• Alongside Luque, psychiatrist Agustina Cosachov, psychologist Carlos Diaz, nurses Ricardo Almiron and Dahiana Madrid, nursing coordinator Mariano Perroni, and medical coordinator Nancy Forlini will face interrogation.
  • Beginning Monday and spanning two weeks, the seven will appear “one by one” before prosecutors to reply to the allegations. They may receive charges such as manslaughter if found guilty.
  • The hearings were supposed to begin last month, but officials needed to postpone them due to a spike in COVID-19 cases. Prosecutors will end questioning on June 28 with Luque. Once this finishes, a judge will decide if the matter should proceed in court. This process may take months or years. While awaiting their fate, the seven must follow strict rules, such as not leaving the country. They risk eight to twenty-five years in prison if they do so.
  • Luque actively denies all the accusations against him. He claims he “tried his best” and offered Maradona everything he could. He also states that the soccer player accepted some things and denied others.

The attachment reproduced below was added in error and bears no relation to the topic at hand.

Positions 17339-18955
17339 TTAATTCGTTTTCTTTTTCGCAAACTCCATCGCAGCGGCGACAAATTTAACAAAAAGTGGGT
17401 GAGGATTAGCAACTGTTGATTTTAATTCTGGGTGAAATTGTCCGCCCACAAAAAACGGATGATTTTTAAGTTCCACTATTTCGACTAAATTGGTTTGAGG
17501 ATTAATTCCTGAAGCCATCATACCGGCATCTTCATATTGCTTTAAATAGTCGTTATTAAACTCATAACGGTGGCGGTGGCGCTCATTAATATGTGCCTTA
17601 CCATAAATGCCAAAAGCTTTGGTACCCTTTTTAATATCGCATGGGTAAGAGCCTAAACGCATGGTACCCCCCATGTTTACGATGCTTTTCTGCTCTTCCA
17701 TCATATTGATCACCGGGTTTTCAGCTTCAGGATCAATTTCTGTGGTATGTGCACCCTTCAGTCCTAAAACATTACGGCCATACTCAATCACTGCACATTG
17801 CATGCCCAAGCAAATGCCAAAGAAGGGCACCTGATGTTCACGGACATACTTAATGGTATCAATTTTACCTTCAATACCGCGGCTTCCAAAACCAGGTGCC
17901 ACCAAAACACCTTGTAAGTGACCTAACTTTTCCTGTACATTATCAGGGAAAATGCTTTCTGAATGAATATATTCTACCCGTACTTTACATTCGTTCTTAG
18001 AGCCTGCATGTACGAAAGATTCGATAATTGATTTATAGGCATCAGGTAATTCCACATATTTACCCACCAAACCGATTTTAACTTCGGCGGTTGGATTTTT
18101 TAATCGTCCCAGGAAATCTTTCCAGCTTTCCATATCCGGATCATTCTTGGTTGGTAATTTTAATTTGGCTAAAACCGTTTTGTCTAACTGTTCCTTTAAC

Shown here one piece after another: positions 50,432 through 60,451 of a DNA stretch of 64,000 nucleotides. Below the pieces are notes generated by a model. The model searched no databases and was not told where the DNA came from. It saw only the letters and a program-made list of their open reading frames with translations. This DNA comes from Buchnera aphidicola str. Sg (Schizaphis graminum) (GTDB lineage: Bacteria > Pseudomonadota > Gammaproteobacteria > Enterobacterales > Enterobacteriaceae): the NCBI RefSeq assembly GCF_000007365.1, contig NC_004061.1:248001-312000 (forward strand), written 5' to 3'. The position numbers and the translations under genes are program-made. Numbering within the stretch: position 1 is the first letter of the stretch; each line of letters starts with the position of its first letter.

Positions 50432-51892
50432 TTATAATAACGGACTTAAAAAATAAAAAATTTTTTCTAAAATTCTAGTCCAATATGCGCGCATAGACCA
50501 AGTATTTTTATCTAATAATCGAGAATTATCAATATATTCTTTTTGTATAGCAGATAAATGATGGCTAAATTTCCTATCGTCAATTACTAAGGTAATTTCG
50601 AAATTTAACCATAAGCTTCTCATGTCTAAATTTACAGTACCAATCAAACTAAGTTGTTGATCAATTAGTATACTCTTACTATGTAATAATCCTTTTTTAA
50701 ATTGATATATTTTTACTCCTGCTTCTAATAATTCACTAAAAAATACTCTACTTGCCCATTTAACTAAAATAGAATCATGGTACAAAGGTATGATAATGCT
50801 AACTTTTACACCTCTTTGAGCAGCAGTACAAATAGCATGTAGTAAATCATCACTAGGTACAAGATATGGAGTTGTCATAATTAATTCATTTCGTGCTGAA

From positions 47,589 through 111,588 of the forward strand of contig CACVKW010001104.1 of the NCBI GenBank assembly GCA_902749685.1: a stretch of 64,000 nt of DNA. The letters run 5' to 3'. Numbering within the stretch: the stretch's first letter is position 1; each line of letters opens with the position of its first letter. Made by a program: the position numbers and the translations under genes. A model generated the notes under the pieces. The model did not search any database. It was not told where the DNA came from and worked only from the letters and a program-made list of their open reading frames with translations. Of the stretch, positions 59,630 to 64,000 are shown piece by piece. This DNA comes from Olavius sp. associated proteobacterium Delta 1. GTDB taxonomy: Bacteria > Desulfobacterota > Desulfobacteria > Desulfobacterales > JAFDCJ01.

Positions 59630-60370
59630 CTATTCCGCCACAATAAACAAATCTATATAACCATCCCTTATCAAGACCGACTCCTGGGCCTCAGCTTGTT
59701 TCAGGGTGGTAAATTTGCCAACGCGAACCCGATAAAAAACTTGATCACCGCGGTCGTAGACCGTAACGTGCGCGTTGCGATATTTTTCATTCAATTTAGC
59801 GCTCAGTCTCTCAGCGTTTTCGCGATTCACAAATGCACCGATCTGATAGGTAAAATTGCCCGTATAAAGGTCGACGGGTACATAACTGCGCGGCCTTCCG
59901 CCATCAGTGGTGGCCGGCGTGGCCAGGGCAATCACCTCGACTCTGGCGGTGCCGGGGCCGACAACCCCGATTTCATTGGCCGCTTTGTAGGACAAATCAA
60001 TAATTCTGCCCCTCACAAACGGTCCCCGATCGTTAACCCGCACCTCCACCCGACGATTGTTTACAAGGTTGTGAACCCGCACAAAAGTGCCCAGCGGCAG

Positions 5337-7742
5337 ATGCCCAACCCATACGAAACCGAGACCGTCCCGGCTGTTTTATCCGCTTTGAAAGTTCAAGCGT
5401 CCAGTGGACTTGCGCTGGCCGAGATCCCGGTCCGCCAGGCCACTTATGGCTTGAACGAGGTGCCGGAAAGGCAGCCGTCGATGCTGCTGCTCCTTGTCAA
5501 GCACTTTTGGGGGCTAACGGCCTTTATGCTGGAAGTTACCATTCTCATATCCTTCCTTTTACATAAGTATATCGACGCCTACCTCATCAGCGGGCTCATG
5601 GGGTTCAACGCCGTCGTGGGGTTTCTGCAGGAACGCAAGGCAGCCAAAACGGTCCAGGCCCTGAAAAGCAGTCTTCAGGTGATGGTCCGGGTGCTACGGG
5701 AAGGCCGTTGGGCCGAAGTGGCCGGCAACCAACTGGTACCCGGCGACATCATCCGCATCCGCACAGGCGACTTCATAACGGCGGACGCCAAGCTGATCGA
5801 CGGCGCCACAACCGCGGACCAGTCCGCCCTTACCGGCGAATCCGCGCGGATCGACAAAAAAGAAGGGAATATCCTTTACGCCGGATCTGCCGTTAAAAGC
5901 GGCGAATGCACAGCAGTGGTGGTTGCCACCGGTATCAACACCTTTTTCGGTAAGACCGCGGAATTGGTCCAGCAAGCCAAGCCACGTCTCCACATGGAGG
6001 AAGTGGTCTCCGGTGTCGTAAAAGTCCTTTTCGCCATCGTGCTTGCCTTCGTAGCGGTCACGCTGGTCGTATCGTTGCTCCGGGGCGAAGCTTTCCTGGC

In addition, Luque says that Maradona felt very depressed in his final days; he declares that the “quarantine hit him very hard.” Because of this, Dr. Luque wants dismissal of the case. Despite his pleas, the courts will continue their movement to bring justice to Maradona’s family and fans.

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Headlines

Senate Announces Bipartisan $1 Trillion Infrastructure Deal

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(Drew Angerer/Getty Images)

A bipartisan group of 10 Senators have been engaged in negotiations with President Biden to create an infrastructure bill. After negotiations ceased this Tuesday, the group announced they have a tentative plan to propose in the coming weeks.

What We Know:

  • The plan includes $579 billion in new spending, which would add up to $1.2 trillion over eight years. Senators said in a statement that the proposal would be paid for and would not include tax increases. There have been talks amongst the group of indexing the gas tax to inflation to cover the cost, but Biden’s unwillingness to raise taxes for those who make less than $400,000 a year would prove difficult.
  • Republicans are skeptical of this deal and Democrats are impatient. Many are hopeful that a bipartisan agreement will pass. In a joint statement, the group said, “We are discussing our approach with our respective colleagues, and the White House, and remain optimistic that this can lay the groundwork to garner broad support both parties and meet America’s infrastructure needs.”